Unexplained why resolution wasn’t announced for nearly two months
Gordon Klein is returning to the classroom – but only after learning that colorblind grading could get him investigated.
The UCLA accounting professor told the Foundation for Individual Rights in Education that the public university “formally closed” its investigation of him about six weeks after it put him on mandatory leave, FIRE said in a blog post Tuesday.
The university “has fully restored all of my rights and privileges as a continuing UCLA faculty member,” Klein told The College Fix later on Tuesday in an email. “I have re-signed a contract for the full academic year.”
Klein’s investigation was premised on the “tone” of his email response to a student who had asked him to give “special treatment” in grading – Klein’s words – for black students in the wake of George Floyd’s death in Minneapolis, according to UCLA.
The Anderson School of Management lecturer (above) had asked how he was supposed to identify black students in the online class; whether he should also go easy on white students from Minneapolis; how much leeway to show half-black students; and how the student feels about Martin Luther King Jr.’s admonition to not evaluate people based on “the color of their skin.”
Klein claimed UCLA’s rules banned him from granting grading accommodations in response to “individual factors,” and an email from the Anderson School’s diversity committee chair confirmed that faculty should follow “normal procedures” if students “ask for accommodations such as assignment delays or exam cancellations” following the Floyd protests.
The Academic Senate’s academic freedom committee also sided with Klein:
Our concern … is that any public announcement that an instructor is being placed on administrative leave for what appears to be a particular statement—whether the statement happened in class, in an e-mail responding to a student, on social media, or wherever else—creates a chilling effect for other instructors, especially untenured ones.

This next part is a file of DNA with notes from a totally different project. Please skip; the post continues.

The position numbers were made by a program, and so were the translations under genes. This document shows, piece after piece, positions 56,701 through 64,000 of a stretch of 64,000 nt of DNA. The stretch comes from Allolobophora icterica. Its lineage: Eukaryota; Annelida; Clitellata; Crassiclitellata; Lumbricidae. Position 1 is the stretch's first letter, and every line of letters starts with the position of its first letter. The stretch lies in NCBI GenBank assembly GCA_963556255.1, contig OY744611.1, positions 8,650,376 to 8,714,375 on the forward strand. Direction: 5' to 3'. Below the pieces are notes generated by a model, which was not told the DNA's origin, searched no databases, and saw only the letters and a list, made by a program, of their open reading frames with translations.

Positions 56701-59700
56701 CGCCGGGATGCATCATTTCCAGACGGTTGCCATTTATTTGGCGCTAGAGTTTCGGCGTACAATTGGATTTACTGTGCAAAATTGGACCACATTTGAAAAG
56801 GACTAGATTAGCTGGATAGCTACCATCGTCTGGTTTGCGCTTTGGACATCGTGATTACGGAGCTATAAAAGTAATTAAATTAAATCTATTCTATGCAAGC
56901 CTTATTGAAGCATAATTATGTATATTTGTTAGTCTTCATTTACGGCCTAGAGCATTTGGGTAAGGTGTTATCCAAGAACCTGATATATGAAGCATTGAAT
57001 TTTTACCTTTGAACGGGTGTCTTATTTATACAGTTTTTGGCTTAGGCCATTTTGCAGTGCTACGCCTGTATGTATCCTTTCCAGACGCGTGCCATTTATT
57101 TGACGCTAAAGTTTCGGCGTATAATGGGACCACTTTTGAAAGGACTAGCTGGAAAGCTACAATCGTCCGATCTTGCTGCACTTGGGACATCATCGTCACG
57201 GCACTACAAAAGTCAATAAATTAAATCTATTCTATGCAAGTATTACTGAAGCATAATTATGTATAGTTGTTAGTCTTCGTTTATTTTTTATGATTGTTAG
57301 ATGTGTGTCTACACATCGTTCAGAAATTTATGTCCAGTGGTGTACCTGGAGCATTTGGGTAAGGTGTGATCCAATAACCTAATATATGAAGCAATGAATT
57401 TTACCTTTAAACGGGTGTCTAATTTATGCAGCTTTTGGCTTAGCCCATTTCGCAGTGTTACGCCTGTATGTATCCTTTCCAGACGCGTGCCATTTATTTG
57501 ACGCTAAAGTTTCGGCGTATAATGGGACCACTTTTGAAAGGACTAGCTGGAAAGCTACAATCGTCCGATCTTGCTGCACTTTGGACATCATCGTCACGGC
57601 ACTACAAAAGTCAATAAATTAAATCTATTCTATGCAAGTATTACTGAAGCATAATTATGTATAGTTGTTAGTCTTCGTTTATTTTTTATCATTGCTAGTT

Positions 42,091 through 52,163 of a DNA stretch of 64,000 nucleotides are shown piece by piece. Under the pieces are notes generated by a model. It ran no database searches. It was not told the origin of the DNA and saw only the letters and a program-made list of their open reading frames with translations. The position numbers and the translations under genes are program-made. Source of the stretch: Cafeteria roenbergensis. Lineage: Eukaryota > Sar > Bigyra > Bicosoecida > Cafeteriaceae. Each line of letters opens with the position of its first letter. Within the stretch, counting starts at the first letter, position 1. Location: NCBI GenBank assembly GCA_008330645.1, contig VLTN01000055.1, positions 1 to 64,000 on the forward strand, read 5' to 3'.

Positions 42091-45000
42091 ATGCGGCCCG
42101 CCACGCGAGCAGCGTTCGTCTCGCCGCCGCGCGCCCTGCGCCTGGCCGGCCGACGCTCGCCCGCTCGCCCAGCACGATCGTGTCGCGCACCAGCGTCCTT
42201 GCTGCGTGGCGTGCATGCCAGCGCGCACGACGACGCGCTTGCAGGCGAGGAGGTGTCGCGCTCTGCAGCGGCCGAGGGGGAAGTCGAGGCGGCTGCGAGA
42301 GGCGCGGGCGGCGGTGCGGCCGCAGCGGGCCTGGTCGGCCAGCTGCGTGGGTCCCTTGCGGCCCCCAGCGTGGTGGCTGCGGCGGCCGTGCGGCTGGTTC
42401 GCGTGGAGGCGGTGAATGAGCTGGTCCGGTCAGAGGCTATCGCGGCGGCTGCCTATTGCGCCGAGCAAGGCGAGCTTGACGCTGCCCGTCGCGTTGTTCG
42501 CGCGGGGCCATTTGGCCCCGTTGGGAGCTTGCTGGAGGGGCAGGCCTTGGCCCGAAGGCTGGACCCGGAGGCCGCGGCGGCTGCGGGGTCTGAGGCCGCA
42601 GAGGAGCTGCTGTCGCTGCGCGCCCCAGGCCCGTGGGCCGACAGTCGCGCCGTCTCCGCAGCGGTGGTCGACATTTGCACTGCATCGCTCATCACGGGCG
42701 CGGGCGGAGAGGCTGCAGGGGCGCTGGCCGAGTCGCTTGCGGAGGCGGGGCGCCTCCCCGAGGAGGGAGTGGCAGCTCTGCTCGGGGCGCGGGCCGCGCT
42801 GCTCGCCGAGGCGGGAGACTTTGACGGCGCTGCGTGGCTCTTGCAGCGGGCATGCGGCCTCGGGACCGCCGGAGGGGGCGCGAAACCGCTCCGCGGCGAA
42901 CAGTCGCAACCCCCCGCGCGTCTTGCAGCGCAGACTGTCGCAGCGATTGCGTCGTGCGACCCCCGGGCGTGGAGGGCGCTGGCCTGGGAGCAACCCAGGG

His dean, Antonio Bernardo (below), nonetheless told students that Klein’s colorblind treatment of students was “troubling” and that “all appropriate investigative offices” were reviewing his actions. The university declined to tell The College Fix at the time what policy Klein had violated.
Student activists seeking his termination published Klein’s email to the student, which led to physical threats against him and a stepped-up police presence in Klein’s neighborhood.
Klein told The Fix that UCLA’s Discrimination Prevention Office “swiftly dismissed the allegations against me.” He quoted from a memo it sent him that said “[a]fter reviewing the complaint and assessing the relevant information available to us, DPO has determined that we will close this matter and will not pursue a formal investigation.”
He provided a written statement that said “community activists” filed a complaint accusing him of “backhandedly racist” behavior for citing MLK Jr. in response to the “non-Black” student’s request for “leniency” for black students. That was the rationale for UCLA putting him on “temporary leave and publicly disparag[ing]” him.
All he did was enforce UCLA’s prohibition on “group-based stereotypes,” Klein told The Fix. He declined to answer why he held off disclosing the resolution of the matter for nearly two months.
FIRE accused UCLA of violating its own Faculty Code of Conduct as well as the First Amendment by removing Klein from the classroom for his email response, calling the investigation itself a breach of contract and unconstitutional. A petition to fire Bernardo as Anderson School dean – saying he broke the law and “exposed UCLA to legal liability” – has drawn fewer than 1,200 signatures.
The investigation ended July 22, according to FIRE. It did not explain why Klein waited nearly two months to inform the civil liberties group of the resolution. The Fix has asked both Klein and FIRE to explain the circumstances around the investigation’s resolution, including what UCLA has actually told Klein.
Katlyn Patton, program officer in FIRE’s Individual Rights Defense Program, said the group hopes “UCLA will consider its constitutional obligations before throwing educators out of the classroom … regardless of how many people demand his firing, UCLA cannot justify using that anger to erode Gordon’s rights.”
UPDATE: Klein responded to a Fix query after this post was published. His answers have been added.